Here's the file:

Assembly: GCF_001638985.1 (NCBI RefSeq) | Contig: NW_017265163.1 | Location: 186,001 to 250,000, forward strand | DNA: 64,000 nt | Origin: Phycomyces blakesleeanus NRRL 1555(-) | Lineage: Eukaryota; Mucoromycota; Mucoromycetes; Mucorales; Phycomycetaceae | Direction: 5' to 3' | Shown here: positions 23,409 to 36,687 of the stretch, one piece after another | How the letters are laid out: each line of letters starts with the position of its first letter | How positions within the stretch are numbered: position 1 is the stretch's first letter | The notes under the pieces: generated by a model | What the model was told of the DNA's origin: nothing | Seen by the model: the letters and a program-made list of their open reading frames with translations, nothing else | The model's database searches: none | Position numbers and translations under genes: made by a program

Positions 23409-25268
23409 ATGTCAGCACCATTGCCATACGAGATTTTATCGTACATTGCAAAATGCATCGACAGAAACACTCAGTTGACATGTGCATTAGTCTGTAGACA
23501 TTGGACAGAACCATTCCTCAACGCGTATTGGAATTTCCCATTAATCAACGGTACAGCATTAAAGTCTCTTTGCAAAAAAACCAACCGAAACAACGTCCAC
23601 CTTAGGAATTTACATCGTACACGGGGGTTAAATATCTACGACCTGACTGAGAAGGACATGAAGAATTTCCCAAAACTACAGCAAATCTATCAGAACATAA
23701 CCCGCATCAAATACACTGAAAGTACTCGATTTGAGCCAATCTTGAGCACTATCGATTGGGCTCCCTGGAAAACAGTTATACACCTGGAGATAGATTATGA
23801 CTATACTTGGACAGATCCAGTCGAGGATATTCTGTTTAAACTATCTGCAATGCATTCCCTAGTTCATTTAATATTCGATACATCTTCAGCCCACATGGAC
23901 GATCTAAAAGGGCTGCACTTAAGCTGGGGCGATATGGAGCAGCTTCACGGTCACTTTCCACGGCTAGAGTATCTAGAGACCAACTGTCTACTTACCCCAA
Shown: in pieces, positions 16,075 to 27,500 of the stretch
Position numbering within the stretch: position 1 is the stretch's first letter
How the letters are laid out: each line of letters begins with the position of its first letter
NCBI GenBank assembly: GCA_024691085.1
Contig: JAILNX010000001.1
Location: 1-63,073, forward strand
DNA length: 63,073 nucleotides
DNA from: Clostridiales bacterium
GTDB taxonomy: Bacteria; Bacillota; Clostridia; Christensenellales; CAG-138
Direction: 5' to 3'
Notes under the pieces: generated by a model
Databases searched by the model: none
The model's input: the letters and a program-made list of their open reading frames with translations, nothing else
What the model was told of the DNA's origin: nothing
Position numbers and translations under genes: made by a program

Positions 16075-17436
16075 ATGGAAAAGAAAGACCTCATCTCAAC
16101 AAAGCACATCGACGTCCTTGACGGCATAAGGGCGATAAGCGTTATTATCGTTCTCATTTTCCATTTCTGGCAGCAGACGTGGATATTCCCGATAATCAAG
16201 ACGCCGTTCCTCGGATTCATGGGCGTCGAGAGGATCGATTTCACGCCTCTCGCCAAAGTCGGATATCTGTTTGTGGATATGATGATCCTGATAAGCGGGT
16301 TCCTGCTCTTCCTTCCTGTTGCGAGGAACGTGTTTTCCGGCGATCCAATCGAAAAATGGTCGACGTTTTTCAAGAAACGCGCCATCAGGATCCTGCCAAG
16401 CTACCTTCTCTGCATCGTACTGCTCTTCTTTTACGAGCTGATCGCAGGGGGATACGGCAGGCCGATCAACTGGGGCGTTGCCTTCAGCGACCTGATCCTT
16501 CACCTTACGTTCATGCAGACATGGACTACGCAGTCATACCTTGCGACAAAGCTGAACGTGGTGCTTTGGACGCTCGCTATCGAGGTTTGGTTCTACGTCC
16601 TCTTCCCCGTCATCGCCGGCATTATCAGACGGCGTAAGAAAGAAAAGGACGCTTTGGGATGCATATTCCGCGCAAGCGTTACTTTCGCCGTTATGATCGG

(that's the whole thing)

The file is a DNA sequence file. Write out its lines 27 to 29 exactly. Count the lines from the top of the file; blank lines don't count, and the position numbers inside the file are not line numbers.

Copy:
16201 ACGCCGTTCCTCGGATTCATGGGCGTCGAGAGGATCGATTTCACGCCTCTCGCCAAAGTCGGATATCTGTTTGTGGATATGATGATCCTGATAAGCGGGT
16301 TCCTGCTCTTCCTTCCTGTTGCGAGGAACGTGTTTTCCGGCGATCCAATCGAAAAATGGTCGACGTTTTTCAAGAAACGCGCCATCAGGATCCTGCCAAG
16401 CTACCTTCTCTGCATCGTACTGCTCTTCTTTTACGAGCTGATCGCAGGGGGATACGGCAGGCCGATCAACTGGGGCGTTGCCTTCAGCGACCTGATCCTT